In July of this year, the Dental Council of Ireland updated its Code of Conduct in relation to public relations. I hope that you received your copy. If you didn’t, you can download it from the www.dentalcouncil.ie website.
In essence, there are three key changes from the previous code:
1. The publication of a practice brochure is now encouraged. It suggests that these could include details of treatments, staff members, fees and, of course, all relevant contact information
2. In relation to price lists, private fees should be displayed prominently in the dental practice and can be included in brochures. Whilst it is understood that not all treatment fees can be known in advance, an indication of at least routine treatments should be provided
3. Websites are now permitted for providing information for the public. They can contain any or all of the information available in the practice brochure. Links to other websites should be relevant and factually correct.
I believe that these changes will offer dentists in Ireland huge opportunities, and it could be argued that they are long overdue. You are probably not surprised that I am all in favour of them – to paraphrase Mandy Rice-Davies, ‘Well I would, wouldn’t I?’! True. But I have good reason to, and think it can be of great benefit to you all.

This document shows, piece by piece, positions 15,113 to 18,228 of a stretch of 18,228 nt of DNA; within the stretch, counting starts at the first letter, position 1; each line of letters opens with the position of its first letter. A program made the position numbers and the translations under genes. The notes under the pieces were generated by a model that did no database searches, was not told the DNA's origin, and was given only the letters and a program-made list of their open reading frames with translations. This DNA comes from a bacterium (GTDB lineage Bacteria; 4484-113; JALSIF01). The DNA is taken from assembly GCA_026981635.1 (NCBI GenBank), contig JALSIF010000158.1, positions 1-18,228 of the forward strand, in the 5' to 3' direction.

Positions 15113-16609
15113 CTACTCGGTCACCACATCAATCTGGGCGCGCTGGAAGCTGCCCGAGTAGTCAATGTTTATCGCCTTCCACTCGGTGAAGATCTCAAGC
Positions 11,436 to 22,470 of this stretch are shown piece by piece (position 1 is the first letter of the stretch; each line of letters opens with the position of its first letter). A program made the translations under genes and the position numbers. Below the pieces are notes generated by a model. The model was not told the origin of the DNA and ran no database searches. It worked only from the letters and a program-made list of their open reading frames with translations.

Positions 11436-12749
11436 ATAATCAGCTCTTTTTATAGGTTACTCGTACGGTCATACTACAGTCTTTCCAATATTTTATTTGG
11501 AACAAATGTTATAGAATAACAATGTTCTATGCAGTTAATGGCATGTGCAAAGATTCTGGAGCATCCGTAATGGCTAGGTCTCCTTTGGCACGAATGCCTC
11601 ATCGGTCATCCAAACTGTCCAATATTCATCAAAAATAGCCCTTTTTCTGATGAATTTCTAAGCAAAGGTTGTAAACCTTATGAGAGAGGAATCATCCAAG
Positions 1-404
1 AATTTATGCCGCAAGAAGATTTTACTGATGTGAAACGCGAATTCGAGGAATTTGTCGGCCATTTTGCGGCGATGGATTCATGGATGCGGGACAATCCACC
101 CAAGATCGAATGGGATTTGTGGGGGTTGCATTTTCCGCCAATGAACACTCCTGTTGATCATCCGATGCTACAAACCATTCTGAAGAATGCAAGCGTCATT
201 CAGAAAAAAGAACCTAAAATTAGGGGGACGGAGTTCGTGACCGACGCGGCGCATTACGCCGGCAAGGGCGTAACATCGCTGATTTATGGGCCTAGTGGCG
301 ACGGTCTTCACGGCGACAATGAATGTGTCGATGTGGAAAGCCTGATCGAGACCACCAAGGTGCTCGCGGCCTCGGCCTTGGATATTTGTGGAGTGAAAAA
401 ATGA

For instance, a professionally produced brochure can make a huge difference to the types and amount of treatments that you can carry out. A little time and effort spent on content, design and print will pay dividends in the long run. It will:
• Educate patients on new treatments
• Promote elective treatments such as whitening and cosmetic work
• Speak volumes about the professional service that you offer – this is why it is vital to spend on the design and print.
If you wish, you can even transform a brochure into a ‘Welcome Pack’, which can offer more room to expand on treatment details and really promote the treatments you wish to do more of. This will also make new patients feel more valued.
You may ask, ‘Why does my practice need a website?’ I think that the following statistics will convince you. In September 2008, the following keywords were searched for via www.Google.ie:
• ‘Dentist’ – 27,100 searches
• ‘Dentist in [i.e. followed by geographic location]’ – 2,400 searches
• ‘Dentists’ – 8,100 searches
• ‘Cosmetic dentist’ – 1,000 searches
• ‘Smile dentist’ – 140 searches
• ‘Dentist braces’ – 91 searches
• ‘Dentist implants’ – 46 searches.
This is why you need a website! Anyone under the age of 35 will now search online for a new service provider, not in the Golden Pages or equivalent.
Make sure that any company that you employ to design your website has knowledge of the dental field so that you are not left to write all the text! It is also key that once the website is launched, equal weight is placed on search engine optimisation and Google AdWords (more on this in a future column). It is no good having a new, stunning website if no-one can find it.
In short, I think that these changes to the Code of Conduct should be embraced, and they can allow you to increase practice profitability and provide more of the type of dentistry that you wish to do.
If you would like to discuss any issues raised in this column or have any suggestions for a future topic, please don’t hesitate to contact me at firstname.lastname@example.org.